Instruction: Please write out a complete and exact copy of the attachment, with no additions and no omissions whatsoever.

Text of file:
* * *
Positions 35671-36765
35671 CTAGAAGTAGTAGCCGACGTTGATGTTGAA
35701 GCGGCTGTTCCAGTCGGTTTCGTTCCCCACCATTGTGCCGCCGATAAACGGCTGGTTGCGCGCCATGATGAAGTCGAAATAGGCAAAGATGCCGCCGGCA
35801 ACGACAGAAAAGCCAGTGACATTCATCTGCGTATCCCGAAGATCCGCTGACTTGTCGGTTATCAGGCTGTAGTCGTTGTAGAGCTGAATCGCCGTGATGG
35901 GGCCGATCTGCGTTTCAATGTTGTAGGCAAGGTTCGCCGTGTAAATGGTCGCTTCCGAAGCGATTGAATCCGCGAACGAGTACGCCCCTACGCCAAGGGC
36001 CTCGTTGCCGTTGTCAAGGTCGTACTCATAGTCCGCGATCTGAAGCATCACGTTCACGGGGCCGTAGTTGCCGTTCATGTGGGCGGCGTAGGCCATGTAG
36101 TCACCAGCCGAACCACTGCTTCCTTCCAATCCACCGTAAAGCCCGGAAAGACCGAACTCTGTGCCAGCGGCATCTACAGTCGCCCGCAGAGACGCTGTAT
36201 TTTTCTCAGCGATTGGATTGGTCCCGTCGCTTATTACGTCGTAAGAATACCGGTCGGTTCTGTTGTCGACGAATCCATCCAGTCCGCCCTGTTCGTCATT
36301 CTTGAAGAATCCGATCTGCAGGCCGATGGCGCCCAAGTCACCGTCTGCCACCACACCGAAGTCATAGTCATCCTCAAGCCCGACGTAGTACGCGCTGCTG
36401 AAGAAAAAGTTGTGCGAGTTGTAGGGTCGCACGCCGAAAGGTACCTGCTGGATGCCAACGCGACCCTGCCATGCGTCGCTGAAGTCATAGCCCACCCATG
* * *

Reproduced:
Positions 35671-36765
35671 CTAGAAGTAGTAGCCGACGTTGATGTTGAA
35701 GCGGCTGTTCCAGTCGGTTTCGTTCCCCACCATTGTGCCGCCGATAAACGGCTGGTTGCGCGCCATGATGAAGTCGAAATAGGCAAAGATGCCGCCGGCA
35801 ACGACAGAAAAGCCAGTGACATTCATCTGCGTATCCCGAAGATCCGCTGACTTGTCGGTTATCAGGCTGTAGTCGTTGTAGAGCTGAATCGCCGTGATGG
35901 GGCCGATCTGCGTTTCAATGTTGTAGGCAAGGTTCGCCGTGTAAATGGTCGCTTCCGAAGCGATTGAATCCGCGAACGAGTACGCCCCTACGCCAAGGGC
36001 CTCGTTGCCGTTGTCAAGGTCGTACTCATAGTCCGCGATCTGAAGCATCACGTTCACGGGGCCGTAGTTGCCGTTCATGTGGGCGGCGTAGGCCATGTAG
36101 TCACCAGCCGAACCACTGCTTCCTTCCAATCCACCGTAAAGCCCGGAAAGACCGAACTCTGTGCCAGCGGCATCTACAGTCGCCCGCAGAGACGCTGTAT
36201 TTTTCTCAGCGATTGGATTGGTCCCGTCGCTTATTACGTCGTAAGAATACCGGTCGGTTCTGTTGTCGACGAATCCATCCAGTCCGCCCTGTTCGTCATT
36301 CTTGAAGAATCCGATCTGCAGGCCGATGGCGCCCAAGTCACCGTCTGCCACCACACCGAAGTCATAGTCATCCTCAAGCCCGACGTAGTACGCGCTGCTG
36401 AAGAAAAAGTTGTGCGAGTTGTAGGGTCGCACGCCGAAAGGTACCTGCTGGATGCCAACGCGACCCTGCCATGCGTCGCTGAAGTCATAGCCCACCCATG